RED HOOK — Public housing residents stranded for more than two weeks without electricity, heat or hot water in the Red Hook Houses after Hurricane Sandy vented their anger and called for marches, rent strikes and lawsuits against the New York City Housing Authority at a community meeting in Red Hook Wednesday night.
"Enough now! Enough!" shouted Marlena Lunnon, 48, to loud cheers and applause. "I'm tired of the free blankets. I'm tired of my grandchildren going to bed cold. I'm tired of old people hurting because they can't get up the stairs. Enough."
The meeting, facilitated by community activist Reg Flowers in the auditorium of P.S. 27 on Huntington Street, brought together roughly 150 neighborhood residents — not just those in the Red Hook Houses, Brooklyn's largest housing project, but also members of the neighborhood's arts community, its renowned restaurant and commercial district on Van Brunt Street, the Occupy movement, and church leaders.
"As hard as this is, as much need as there is, we have to keep in mind that while we do this … there's no back, there's no front. There's no private housing, there's no public housing. There's no small business, there's no large business. We're Red Hook," resident and Community Board 6 member Lou Sones said.
Red Hook, a neighborhood with about 12,000 New Yorkers, sustained some of the city's worst flooding in Hurricane Sandy. The Red Hook Houses, home to more than 8,000 residents alone, went without power, heat and hot water until Saturday. Twenty of 32 buildings there still did not have heat or hot water as of Thursday morning, NYCHA reported, and some elevators were not functioning.
"I got a bad back, bad knees … It's like slavery because of the way we got to carry stuff," said one Red Hook Houses resident who only gave her first name, Eloise. "I just need somebody to give me some answers. Not just this rumor crap."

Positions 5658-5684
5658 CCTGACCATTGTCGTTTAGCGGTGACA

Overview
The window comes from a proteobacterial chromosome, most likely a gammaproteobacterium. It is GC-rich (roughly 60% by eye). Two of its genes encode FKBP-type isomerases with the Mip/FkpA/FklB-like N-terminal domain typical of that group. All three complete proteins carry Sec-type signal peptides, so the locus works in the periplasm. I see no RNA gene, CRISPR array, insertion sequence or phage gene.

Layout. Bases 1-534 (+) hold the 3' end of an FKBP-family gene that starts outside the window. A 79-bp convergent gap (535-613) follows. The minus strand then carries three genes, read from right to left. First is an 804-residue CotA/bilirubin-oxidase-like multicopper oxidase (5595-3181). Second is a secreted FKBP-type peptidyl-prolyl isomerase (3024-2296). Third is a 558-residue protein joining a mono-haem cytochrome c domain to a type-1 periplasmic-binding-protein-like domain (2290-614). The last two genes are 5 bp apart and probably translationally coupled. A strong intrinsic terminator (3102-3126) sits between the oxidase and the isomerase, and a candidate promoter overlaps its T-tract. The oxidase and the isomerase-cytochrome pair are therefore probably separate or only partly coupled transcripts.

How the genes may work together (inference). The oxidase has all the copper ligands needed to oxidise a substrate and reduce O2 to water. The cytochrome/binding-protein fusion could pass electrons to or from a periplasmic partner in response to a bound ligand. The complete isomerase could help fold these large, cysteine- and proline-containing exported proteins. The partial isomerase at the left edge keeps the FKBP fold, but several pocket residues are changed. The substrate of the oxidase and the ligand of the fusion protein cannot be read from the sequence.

NYCHA did not perform a door-to-door wellness check on the project until Tuesday — 15 days after Sandy struck — arriving with busloads of agency employees and nurses, dozens of ambulances, and a mobile command center festooned with blinking emergency lights.
"That freak show out there…that NYCHA just set up, with the news cameras all being called out, that's a cover-up, guys," said Kirby Desmarais, 26, a member of Occupy Sandy, an affiliate of Occupy Wall Street, and a founder of the Red Hook Volunteers fundraising group. "We were here. We lived through all this."
Desmarais and others called on residents to protest NYCHA's perceived inaction and pressure the agency to do more to help residents. Suggestions varied: some called for a protest march, others for rent strikes. Tina Luongo, a Red Hook resident and deputy attorney-in-charge for Legal Aid's criminal practice, said her organization was exploring the possibility of a lawsuit against NYCHA and urged residents to document and take photos of ongoing issues in the Red Hook Houses, such as trash that piled-up in hallways last week and ongoing blackouts.
"Mount your complaints," she said. "If we have to, we will do what we do best, which is sue people."
A follow-up meeting and potential march was scheduled for 1 p.m. at the flagpole on Center Mall in the Red Hook Houses complex.
NYCHA did not immediately respond to a request for comment.